The Muslims of India (and Bihar) with their countrymen will heave a sigh of relief if normalcy returns in relationship with Pakistan. The Hindustani Muslims are often unjustifiably looked upon as siding with the hostile neighbor country just for the reason of religion.

Encouraged by the UAE, a flurry of diplomatic efforts are reportedly on the way to bring India and Pakistan back on friendly terms. Much meaning has been attached to the speeches of the Pakistani Defense chief, General Bajwa who basically proposed to “bury the past and move on.”

Many observers and experts are, however, cautiously optimists. If Pakistan is showing willingness to have a thaw in the relationship, it’s more because of Pakistan's domestic compulsions: Its economy, now dependent heavily on extortionist China, is in terrible shape; the nationalist and independence movements are getting stronger in Baluchistan, Khyber Pakhtunkhwa and Sindh. Even Punjab is restless.

The challenges to a peaceful coexistence seem to be insurmountable.

Like in the several past rounds, “non-interference in the internal affairs” will be proposed as the important hallmark of a peaceful understanding between the two neighbors. Unfortunately, this basic condition was aborted even before the process of peace started.

The army chief, in his speeches, emphasised that peace with India couldn’t be at the cost of Jammu and Kashmir. He demanded Pakistan and India must resolve the longstanding issue of J&K “in a dignified and peaceful manner as per the aspirations of the people of J&K and bring this human tragedy to its logical conclusion.” India insists J&K as its internal matter.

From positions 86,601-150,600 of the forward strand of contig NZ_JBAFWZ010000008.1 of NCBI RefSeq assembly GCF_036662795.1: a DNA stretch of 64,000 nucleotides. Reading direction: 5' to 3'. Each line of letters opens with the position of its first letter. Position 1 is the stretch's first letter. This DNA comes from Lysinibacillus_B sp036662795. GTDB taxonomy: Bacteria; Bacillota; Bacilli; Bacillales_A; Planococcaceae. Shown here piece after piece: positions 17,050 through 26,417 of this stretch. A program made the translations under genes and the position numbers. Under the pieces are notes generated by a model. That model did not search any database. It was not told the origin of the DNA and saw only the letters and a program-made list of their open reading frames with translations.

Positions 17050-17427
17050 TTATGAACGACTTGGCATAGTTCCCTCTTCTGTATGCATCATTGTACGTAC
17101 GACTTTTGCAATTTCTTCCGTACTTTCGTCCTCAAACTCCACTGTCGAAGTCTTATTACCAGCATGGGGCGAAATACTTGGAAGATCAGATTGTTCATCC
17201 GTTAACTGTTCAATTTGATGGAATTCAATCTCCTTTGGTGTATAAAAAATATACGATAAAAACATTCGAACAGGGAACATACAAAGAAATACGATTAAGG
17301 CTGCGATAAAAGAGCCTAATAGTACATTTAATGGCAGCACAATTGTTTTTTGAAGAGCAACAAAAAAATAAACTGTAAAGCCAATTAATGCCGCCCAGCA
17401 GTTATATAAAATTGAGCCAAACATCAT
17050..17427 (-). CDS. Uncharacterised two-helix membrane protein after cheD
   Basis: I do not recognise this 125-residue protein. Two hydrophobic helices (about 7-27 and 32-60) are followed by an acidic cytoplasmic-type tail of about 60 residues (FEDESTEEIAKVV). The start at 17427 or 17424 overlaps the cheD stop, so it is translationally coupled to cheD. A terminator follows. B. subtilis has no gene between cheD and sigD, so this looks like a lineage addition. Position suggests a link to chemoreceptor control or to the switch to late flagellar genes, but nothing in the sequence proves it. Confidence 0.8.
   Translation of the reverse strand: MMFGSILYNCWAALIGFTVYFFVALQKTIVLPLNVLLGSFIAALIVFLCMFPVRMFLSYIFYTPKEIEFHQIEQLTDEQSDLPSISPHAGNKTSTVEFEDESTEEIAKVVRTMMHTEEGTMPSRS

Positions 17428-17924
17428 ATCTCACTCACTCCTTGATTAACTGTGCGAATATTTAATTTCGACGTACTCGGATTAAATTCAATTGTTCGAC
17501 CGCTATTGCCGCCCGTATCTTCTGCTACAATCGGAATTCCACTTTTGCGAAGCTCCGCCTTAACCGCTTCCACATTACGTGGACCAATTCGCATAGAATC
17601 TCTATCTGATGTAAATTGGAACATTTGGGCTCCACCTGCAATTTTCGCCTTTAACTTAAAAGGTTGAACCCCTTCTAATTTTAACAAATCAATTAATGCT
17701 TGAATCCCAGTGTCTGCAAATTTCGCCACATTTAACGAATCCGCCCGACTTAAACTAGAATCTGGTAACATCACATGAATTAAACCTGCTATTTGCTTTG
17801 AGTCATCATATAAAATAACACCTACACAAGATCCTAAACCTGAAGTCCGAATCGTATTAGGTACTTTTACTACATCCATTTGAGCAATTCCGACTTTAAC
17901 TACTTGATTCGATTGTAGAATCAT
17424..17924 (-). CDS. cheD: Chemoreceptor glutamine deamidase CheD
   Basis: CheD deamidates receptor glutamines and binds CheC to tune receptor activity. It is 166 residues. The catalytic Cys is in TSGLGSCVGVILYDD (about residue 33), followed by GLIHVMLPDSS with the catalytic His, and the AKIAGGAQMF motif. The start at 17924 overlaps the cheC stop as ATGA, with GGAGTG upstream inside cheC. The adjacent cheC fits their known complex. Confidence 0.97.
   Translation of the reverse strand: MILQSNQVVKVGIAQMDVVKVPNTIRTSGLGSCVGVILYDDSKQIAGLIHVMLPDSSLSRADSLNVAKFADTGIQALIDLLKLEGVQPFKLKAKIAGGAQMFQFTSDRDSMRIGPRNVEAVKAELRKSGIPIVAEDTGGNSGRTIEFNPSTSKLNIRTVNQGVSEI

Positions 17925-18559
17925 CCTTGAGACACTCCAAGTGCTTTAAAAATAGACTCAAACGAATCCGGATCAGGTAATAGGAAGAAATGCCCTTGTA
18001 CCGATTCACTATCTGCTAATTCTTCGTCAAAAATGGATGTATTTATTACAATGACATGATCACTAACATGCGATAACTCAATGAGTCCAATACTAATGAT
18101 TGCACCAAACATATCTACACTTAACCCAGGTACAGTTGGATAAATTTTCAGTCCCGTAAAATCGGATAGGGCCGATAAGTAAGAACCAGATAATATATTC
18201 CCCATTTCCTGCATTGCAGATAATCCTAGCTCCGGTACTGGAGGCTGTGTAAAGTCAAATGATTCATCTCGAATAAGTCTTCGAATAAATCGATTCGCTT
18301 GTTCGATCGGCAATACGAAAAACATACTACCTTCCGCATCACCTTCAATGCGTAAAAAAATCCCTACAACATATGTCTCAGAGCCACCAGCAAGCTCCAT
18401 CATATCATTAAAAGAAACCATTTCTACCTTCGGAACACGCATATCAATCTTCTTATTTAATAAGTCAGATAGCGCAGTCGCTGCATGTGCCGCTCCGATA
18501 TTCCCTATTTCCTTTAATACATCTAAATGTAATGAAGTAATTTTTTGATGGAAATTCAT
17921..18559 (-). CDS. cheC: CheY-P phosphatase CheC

Furthermore, India, on its part, couldn't be at peace with a theocratic Islamist neighbor that forces its minorities to conversion and/or flee the country. Pakistanis are also suspected of helping their people to cross over to India to ease the population pressure.

Between India and Pakistan, Afghanistan will remain a hotbed of rivalry where the geo-strategic interests of both would collide. Ever since the talk of near total US withdrawal from Afghanistan, Pakistan, in collaboration with the Taliban, has intensified its effort to dominate the Afghans. On the other hand, the people of Afghanistan, except for the Talibani Pathans, look upon Pakistan as enemies and expect help from India. Indian involvement in the geo-political life of Afghanistan, therefore, becomes irresistible.

Within Pakistan, the coalition between the mullahs and the hardline Islamist military leaders would never welcome a rapprochement between the two countries, because then their very raison d'etre would disappear. The military corners a sizable share of the budget in the name of national defense. The Pak military would never accept real civilian oversight upon themselves, as they, in league with the mullahs, control all aspects of Pakistani socio-economic and political life.